By Rebecca Benison
Adelphi’s reinstatement of the Ph.D. degree program in nursing has reached its first milestone, with Maureen Cardoza ’11 graduating as the School of Nursing’s first Ph.D. recipient in May 2011.
“My acceptance into the first cohort of nursing Ph.D. students in 2006 was an honor,” says Dr. Cardoza. “The most defining moment was when the Adelphi University IRB [Institutional Review Board] approved my research proposal, which enabled me to begin my research study.”
Dr. Cardoza’s study focused on variables associated with people who have elective, nontraumatic total hip replacements. Her research involved examining patients in two stages, preoperative and six weeks postoperative. Specifically, she measured their levels of self-efficacy, pain, and functional ability. “The results of this study indicated that total hip replacement patients are not fully aware preoperatively of what they may encounter following total hip replacement surgery,” she says. Even so, the patients’ ultimate relief from pain seemed to vastly improve their quality of life. “Participants reported sustained self-efficacy within the six week post-operative timeframe despite a decrease in their functional ability—which is encouraging,” she says, “considering the prolonged rehabilitation period following hip replacements continues for as long as one year.” So while patients’ range of motion may be limited, they are able to fulfill most, if not all, daily tasks.
An assistant professor at the New York Institute of Technology’s School of Health Professions, Department of Nursing, Dr. Cardoza says that even though the project is now complete, she will continue to explore issues that impact the quality of life for aging individuals. Her dedication to the field of nursing and sharing of knowledge have contributed greatly to Dr. Cardoza’s impressive accomplishments, which include presenting her research at the International Honor Society of Nursing, Sigma Theta Tau, and the International Nursing Association for Clinical Simulation and Learning. She credits her success to the support of two SON faculty, Dr. William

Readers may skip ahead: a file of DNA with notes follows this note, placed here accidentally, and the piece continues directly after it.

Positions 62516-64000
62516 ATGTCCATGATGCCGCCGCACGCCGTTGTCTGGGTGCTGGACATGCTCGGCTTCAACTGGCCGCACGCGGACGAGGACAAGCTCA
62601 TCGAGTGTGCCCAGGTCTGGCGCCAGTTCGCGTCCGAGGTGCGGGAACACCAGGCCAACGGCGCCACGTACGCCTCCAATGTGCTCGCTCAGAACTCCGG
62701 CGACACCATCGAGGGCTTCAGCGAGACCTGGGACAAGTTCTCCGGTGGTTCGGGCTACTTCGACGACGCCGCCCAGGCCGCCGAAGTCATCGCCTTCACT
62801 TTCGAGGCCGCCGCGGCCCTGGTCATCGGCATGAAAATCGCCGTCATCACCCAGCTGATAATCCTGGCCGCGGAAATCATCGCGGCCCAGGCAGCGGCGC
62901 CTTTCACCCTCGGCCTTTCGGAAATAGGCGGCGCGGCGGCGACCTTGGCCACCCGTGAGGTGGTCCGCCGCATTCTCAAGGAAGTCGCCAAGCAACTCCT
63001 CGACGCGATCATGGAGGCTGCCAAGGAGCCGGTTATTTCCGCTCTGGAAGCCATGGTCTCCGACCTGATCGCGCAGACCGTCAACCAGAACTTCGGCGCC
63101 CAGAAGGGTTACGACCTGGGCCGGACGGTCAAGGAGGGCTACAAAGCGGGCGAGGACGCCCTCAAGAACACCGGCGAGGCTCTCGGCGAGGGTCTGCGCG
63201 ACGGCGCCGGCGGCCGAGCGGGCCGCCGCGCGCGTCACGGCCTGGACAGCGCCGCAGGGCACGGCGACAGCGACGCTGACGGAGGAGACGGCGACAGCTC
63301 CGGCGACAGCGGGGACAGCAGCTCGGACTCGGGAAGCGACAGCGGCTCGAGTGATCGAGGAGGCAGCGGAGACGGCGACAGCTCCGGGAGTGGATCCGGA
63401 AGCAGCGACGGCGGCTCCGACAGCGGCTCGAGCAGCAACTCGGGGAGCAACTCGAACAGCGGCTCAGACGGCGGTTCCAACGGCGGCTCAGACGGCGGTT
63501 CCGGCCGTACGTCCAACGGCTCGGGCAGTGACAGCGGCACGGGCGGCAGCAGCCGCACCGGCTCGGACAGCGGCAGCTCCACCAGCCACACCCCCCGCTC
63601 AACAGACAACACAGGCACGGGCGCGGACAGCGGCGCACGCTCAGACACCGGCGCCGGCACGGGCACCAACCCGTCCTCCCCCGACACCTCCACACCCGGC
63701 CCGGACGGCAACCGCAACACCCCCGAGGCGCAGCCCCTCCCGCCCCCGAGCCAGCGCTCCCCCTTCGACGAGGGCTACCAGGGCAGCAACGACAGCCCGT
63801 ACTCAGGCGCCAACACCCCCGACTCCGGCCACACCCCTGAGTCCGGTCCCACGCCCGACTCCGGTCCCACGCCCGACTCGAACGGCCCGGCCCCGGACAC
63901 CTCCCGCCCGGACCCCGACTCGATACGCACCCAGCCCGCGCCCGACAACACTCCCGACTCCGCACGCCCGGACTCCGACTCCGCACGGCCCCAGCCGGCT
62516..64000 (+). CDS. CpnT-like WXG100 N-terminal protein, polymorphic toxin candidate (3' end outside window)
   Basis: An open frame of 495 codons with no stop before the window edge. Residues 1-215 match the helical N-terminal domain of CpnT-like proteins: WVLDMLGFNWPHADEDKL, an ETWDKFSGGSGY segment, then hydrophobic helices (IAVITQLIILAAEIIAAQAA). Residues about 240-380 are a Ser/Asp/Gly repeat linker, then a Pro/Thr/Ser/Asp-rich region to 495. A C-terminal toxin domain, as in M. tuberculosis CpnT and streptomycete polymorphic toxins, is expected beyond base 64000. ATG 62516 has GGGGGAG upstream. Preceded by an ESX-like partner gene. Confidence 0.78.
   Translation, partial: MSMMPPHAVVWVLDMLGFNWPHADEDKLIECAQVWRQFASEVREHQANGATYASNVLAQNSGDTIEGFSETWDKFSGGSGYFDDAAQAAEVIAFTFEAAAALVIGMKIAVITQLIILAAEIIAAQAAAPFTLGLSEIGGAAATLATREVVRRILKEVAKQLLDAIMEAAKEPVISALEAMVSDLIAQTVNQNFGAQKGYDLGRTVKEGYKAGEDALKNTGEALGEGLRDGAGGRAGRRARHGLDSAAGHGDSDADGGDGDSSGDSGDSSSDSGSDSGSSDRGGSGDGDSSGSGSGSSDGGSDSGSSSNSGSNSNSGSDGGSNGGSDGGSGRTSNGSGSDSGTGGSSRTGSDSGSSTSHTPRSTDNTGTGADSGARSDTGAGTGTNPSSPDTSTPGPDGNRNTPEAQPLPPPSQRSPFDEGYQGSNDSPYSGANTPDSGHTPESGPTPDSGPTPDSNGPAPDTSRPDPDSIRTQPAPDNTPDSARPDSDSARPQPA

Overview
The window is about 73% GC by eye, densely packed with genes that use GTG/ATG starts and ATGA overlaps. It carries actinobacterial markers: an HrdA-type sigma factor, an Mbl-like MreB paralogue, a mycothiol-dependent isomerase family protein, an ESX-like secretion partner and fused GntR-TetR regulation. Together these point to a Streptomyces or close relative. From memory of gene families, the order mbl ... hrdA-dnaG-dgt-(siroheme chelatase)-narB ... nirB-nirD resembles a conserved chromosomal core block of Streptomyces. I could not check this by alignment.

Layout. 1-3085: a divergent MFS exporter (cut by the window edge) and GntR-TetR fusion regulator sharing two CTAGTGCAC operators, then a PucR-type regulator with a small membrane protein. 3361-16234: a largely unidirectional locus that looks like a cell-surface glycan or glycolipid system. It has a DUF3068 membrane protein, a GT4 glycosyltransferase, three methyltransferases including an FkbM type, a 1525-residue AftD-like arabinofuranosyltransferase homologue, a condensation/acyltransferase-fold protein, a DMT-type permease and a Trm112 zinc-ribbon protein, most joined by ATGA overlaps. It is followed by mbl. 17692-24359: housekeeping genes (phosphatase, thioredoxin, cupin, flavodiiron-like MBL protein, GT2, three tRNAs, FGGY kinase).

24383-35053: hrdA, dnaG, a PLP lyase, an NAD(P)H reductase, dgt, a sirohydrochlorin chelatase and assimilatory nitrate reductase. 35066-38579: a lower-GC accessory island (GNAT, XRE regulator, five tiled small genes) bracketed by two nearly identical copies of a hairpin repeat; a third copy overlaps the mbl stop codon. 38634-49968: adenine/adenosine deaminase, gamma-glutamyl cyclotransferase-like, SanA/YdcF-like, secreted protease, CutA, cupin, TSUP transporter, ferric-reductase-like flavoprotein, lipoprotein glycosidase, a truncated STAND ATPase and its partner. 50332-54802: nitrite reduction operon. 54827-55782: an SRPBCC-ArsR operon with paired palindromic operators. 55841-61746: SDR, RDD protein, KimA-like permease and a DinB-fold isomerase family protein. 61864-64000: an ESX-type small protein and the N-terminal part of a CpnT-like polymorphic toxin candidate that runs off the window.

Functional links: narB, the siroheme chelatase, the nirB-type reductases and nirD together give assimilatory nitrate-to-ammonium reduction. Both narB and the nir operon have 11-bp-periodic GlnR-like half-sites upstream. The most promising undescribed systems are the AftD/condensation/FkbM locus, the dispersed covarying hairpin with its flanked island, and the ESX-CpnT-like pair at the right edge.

Daniel Roberts and Associate Professor and Doctoral Program Director Patricia Donohue-Porter—both mentors who helped to frame her research and navigate the dissertation process.
“I am quite proud of Dr. Cardoza’s accomplishments,” says Dr. Donohue-Porter. “Her doctoral dissertation will contribute to advancing the nursing care of patients undergoing hip replacement, and will impact the nursing practice.”
Adelphi’s first Ph.D. degree program in nursing (1982–2002) graduated 153 nursing leaders. In 2006, the program was reinstated, and Dr. Cardoza was among the first group of accepted students. Currently, there are 22 students enrolled in the program, which prepares the next wave of creative thinkers, teachers, and leaders who will contribute to and enhance the future of healthcare.